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How Will Hurricane Season Affect Energy Prices?

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Now that we've entered into hurricane season, you may be inclined to ask yourself, "It's been awhile since the last hurricane. How badly would natural gas production be curtailed if another hurricane hit the coast?" The short answer is not that much.

Now, you may be thinking to yourself, “how is that possible? When Hurricane Rita came through in 2005, the price of natural gas spiked from $9 to $15!” Well, the natural gas landscape is vastly different than in 2005 - not only is the price of natural gas not $9, but the production landscape in which we extract natural gas is different.

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Let’s take a look at offshore production, since it is most heavily impacted by hurricanes in the Gulf. In 2005 (before the hurricanes), the US was producing about 51 bcf/day, of which offshore production accounted for approximately 11 bcf a day, or 21.5% of total production. Today, the US produces about 73 bcf/day, of which offshore production accounts for approximately 4 bcf a day, or 5% of total production. The impact of shale production has both boosted total US production, and changed the location of our production, removing it from the path of violent hurricanes in the gulf.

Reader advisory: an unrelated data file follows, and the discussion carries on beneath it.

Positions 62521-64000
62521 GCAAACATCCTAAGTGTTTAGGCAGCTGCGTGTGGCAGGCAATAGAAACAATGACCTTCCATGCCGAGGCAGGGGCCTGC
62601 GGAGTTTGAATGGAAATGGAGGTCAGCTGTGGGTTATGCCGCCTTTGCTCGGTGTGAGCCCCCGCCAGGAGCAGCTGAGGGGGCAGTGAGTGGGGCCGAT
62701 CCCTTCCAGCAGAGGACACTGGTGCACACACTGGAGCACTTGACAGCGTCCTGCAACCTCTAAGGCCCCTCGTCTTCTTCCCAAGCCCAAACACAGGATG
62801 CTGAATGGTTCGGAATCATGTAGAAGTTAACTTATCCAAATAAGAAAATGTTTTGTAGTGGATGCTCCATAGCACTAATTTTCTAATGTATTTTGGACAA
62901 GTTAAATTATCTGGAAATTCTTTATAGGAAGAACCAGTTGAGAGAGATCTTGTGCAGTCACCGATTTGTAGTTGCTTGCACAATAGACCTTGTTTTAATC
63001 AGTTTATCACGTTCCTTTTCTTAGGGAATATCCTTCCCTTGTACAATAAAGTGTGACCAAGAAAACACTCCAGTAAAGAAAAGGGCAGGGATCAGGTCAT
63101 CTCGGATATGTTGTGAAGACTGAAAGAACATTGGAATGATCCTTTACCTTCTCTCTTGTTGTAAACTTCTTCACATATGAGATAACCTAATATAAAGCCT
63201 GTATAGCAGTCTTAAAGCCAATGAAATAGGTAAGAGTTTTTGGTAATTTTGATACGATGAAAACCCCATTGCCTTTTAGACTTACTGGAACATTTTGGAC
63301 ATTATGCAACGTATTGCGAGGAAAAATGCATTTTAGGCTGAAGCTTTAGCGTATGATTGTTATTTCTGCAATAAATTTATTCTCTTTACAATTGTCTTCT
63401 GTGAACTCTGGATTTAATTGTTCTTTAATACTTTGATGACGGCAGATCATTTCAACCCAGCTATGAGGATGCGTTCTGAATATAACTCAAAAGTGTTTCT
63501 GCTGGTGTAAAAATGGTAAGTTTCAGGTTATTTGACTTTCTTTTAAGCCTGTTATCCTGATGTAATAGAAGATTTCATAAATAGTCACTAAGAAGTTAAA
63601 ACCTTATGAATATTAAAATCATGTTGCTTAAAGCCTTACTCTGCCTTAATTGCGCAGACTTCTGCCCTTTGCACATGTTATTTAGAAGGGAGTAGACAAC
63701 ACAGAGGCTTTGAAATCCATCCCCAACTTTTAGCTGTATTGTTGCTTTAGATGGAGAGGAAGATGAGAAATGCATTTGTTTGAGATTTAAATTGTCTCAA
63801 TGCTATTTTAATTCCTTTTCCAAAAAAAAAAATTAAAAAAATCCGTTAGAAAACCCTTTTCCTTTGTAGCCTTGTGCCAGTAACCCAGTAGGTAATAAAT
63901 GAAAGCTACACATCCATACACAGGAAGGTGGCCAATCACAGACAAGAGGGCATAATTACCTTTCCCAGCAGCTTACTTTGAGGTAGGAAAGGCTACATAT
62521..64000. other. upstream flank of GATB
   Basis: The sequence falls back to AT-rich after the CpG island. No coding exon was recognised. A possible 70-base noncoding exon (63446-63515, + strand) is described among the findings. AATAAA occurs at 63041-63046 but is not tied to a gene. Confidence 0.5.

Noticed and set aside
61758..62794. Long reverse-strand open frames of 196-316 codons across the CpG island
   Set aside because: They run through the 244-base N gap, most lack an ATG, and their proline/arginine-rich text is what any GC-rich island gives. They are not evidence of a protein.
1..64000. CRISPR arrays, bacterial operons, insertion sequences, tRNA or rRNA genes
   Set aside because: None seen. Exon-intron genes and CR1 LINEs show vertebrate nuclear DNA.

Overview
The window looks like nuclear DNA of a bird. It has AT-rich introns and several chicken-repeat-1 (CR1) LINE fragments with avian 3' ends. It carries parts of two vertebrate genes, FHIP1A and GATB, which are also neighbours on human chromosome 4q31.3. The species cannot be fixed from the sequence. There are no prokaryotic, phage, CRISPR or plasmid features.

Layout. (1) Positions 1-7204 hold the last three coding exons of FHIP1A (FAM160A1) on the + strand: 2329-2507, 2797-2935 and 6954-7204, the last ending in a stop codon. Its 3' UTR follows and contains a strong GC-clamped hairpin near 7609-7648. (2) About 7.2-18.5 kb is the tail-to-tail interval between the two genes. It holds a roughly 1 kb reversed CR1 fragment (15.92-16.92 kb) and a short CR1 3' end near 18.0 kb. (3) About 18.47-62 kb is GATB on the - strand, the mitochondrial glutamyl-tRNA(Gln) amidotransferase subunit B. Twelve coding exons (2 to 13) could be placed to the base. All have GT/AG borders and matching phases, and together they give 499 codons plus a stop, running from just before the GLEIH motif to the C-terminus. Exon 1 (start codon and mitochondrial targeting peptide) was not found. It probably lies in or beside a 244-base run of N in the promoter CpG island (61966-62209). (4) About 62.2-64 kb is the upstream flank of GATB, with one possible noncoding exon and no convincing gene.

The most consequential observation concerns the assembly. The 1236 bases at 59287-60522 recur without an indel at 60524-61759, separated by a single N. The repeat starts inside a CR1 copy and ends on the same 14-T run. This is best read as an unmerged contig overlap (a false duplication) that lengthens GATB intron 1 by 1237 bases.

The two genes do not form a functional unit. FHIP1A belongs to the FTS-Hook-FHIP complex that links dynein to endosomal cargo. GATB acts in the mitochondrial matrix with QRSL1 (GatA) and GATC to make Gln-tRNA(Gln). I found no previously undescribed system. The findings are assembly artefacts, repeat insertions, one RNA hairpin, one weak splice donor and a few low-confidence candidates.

So, in short, a supply disruption of the offshore production would have much less of an impact today than it did in 2005. Even if it temporarily took off all the offshore production (approximately 4 bcf), the effect would be short lived, and would definitely not be on the scale of a $6 increase in prices like with Hurricane Rita, the last hurricane to impact prices.

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Posted: June 11, 2015